The industry wars
|Louisiana gains recruiting victories over rival Texas with incentives and a 'personal touch.'|
DMC Carter Chambers was looking for a property in Houston for an additional location when Texas-based officials began trying to lure the company's headquarters away from Baton Rouge.
Joey Jobe, CEO of the industrial products and services company, says that, all things being equal, he preferred not to uproot the company. But he knew Houston—America's “industrial Mecca”—could present a compelling case.
“It was a storm brewing,” Jobe says. “I needed something to counter it.”
Economic development officials came up with that “something.” Once BRAC got word of the possible move, it made retaining DMC Carter Chambers a top priority. Before long, LED Secretary Stephen Moret was sitting in Jobe's office, explaining what Louisiana could do for his company.
The value of the financial incentives from Texas and Louisiana was comparable, but Louisiana's package was more “creative,” Jobe says, and better tailored to his specific needs. In the end, the company decided to stay put.
“We were able to build a compelling case with our parent company as to why it was important for us to stay where our roots were, and they endorsed that,” Jobe says. “And therefore, the headquarters stay in Louisiana.” In fact, DMC now plans to expand in Baton Rouge, keeping 128 jobs here and adding 80 new ones.
While there may have been a time when Louisiana couldn't really compete with Texas for industrial firms like DMC Carter Chambers, that's no longer true. Thanks to tax incentive programs and aggressive economic development efforts, including a faster permitting process, Louisiana is in a better position than ever to attract and retain big industry.
Texas has a population of nearly 26 million. The 10-county Houston area alone is home to nearly 6 million people, according to the 2010 census, or almost 1.5 million more than the entire state of Louisiana.
The critical mass of population and infrastructure, and the business-friendly reputation, have long tempted Louisiana companies to move to Texas. BRAC faces competition with the Houston-Port??Arthur-Beaumont area for almost all of its multistate chemical and petrochemical company deals, theSNFchamber says.
Texas has no individual or corporate income tax, and broadly speaking, the state has the ninth-best business tax climate, according to the Tax Foundation, while Louisiana ranks 32nd.
But a recent foundation study found that, for new firms in general, Louisiana has the second-lowest tax burden, and the 10th-lowest for mature firms. Texas, by comparison, ranked 42nd and 12th, respectively. For new manufacturing firms, Louisiana has the lowest effective tax rate in the nation, the report says, while Texas is one of the highest-cost states.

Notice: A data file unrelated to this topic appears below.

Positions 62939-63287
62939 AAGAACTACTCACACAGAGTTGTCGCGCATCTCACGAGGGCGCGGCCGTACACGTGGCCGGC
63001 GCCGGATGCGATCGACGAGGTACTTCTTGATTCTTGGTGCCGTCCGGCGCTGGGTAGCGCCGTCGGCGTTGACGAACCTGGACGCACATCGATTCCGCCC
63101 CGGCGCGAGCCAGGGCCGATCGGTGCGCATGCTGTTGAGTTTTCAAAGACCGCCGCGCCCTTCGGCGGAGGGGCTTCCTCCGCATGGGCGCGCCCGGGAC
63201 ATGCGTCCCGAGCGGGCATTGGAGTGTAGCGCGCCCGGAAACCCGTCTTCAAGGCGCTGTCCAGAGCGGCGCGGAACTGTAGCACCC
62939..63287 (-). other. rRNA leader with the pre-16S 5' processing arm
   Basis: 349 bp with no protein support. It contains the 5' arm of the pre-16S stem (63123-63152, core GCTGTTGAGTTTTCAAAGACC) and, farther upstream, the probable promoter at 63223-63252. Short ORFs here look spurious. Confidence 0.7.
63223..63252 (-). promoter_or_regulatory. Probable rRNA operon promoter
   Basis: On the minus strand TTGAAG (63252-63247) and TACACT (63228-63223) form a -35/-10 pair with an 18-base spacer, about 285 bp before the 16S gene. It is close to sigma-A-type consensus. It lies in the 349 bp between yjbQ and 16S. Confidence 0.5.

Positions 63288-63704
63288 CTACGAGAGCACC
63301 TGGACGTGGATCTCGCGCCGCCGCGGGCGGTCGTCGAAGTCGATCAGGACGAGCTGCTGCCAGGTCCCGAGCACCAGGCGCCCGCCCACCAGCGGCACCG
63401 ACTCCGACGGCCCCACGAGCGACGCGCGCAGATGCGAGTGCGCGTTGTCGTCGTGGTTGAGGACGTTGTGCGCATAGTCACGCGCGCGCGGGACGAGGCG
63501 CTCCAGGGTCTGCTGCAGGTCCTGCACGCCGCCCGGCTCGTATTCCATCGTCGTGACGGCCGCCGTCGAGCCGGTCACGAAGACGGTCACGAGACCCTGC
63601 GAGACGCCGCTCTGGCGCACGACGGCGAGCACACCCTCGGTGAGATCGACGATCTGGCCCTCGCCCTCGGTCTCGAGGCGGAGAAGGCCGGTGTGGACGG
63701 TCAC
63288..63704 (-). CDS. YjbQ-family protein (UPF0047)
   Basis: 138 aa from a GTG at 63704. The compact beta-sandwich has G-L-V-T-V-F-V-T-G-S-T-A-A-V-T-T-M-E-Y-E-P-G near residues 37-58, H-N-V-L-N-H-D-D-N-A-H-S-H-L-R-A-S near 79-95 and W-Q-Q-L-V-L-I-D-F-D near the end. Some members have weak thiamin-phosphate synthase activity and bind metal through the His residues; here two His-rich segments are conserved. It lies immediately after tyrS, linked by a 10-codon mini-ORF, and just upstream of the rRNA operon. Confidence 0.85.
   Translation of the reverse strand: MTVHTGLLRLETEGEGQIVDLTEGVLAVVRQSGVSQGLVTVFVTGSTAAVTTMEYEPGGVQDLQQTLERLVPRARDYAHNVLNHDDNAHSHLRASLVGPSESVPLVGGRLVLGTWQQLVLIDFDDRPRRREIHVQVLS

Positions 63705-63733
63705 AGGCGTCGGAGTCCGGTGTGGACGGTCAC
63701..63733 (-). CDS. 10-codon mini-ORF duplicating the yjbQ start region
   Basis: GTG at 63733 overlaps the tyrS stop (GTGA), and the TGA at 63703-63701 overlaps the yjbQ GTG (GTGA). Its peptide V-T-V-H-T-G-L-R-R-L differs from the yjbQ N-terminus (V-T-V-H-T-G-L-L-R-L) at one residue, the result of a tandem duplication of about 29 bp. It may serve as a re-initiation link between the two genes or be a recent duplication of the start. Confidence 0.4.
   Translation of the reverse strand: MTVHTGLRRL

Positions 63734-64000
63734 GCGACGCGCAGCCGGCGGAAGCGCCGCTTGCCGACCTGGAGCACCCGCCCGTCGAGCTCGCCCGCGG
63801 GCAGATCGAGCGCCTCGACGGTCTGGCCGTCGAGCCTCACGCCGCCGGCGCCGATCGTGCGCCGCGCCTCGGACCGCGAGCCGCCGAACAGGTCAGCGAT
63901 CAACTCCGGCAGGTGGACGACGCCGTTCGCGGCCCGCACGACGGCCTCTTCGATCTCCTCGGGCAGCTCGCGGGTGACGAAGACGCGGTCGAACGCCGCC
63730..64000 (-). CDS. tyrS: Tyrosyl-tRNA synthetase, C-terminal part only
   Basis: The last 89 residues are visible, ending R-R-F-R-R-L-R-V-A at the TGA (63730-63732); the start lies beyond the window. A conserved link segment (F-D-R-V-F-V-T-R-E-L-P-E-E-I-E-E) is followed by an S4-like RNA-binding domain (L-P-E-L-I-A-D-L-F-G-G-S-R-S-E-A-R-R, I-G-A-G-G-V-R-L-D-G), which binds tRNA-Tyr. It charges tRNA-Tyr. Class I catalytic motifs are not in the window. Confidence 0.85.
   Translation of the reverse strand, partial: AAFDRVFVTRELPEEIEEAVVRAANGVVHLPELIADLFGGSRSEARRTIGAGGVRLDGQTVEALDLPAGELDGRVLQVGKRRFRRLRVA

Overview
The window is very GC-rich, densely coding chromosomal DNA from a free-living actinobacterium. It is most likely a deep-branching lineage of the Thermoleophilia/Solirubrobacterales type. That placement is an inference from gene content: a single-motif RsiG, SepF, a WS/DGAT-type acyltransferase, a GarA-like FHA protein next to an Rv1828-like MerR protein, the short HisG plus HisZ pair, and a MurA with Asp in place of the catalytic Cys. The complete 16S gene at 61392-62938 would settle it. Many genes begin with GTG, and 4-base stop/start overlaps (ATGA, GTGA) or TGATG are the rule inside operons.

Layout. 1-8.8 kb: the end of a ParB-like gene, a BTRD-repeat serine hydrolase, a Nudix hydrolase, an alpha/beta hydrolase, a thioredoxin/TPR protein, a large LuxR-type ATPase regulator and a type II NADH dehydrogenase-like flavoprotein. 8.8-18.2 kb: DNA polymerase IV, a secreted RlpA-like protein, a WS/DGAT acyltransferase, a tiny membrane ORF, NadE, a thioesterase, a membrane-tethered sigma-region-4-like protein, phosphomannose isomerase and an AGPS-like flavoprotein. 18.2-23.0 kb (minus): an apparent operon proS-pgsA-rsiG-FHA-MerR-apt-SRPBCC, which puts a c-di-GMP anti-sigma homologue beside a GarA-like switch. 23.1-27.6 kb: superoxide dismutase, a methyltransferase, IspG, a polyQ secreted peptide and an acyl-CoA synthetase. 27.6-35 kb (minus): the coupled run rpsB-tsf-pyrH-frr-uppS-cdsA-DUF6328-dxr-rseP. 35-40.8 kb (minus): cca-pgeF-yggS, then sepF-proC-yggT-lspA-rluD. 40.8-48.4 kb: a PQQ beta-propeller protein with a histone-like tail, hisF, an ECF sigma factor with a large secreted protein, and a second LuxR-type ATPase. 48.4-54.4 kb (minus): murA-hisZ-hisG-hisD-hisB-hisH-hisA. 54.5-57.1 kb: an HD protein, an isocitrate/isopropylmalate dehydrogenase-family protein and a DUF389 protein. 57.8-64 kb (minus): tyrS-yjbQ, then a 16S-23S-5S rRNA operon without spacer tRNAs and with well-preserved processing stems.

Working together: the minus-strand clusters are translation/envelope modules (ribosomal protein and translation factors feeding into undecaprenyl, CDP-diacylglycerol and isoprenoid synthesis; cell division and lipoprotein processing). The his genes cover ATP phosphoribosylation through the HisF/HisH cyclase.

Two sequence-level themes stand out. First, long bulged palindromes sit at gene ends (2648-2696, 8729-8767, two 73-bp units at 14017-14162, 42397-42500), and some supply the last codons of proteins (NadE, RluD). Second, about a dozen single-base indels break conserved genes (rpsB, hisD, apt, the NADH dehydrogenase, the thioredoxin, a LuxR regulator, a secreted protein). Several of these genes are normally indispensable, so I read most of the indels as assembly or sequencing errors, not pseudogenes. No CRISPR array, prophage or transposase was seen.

Moret says Louisiana also has a faster environmental permitting process, and says FastStart, the state's highly regarded worker recruitment and training program, can help to overcome the disadvantage Louisiana has in terms of the sheer number of workers.
“Texas developed its pro-business brand decades ago,” Moret says. “Louisiana is at a different phase of its development. We're trying to position ourselves as an economic powerhouse.”
C.R. “Buzz” Canup, a South Carolina-based economic development consultant, says former Louisiana Gov. Kathleen Blanco's administration “got the ball rolling,” in terms of changing the state's image to a business-friendly state, and credits Moret and Gov. Bobby Jindal for “being very aggressive from a business perspective.”
“It's just totally different from when I worked in Louisiana prior to [Blanco's administration],” Canup says.
At the state level, Texas generally is considered less aggressive than Louisiana, although the local and regional economic development bodies in Texas are more proactive than the state. Houston can probably throw more money at a prospect than Louisiana, Canup says, but incentives are rarely the deciding factor in a location decision.
He says Louisiana's FastStart can be especially useful for companies that need workers with task- or equipment-specific training.
“Texas doesn't have that,” Canup says. “Texas has the community colleges, and the community colleges will tell you they can do the same thing, but they don't do it every day, and FastStart does.”
When Baton Rouge's Orion Instruments wanted to move to a bigger facility, they considered Houston (among other locations) before deciding to expand here instead. Liz Sanders, Orion's human resources director, says recruiting talent to Louisiana from other states can be a challenge. The bigger talent pool in Houston, and the fact that the city is such a hub for industry, are advantages, she says.
But Orion has been able to counter those advantages with state grants for worker training, among other benefits. And the fact that Jindal met personally with officials at Orion's parent company in Chicago didn't hurt Louisiana's case.
That kind of personal touch can make a difference. Jobe says he was impressed with how well BRAC and LED worked together. When the conversation about a new headquarters for DMC Carter Chambers first started, he assumed Houston would have the upper hand. Now, he says, he'd put Louisiana up against anybody.
“You want to see that you're wanted,” he says. “'We want you in Louisiana. We're not going to just give you lip service. We're going to show you.'”
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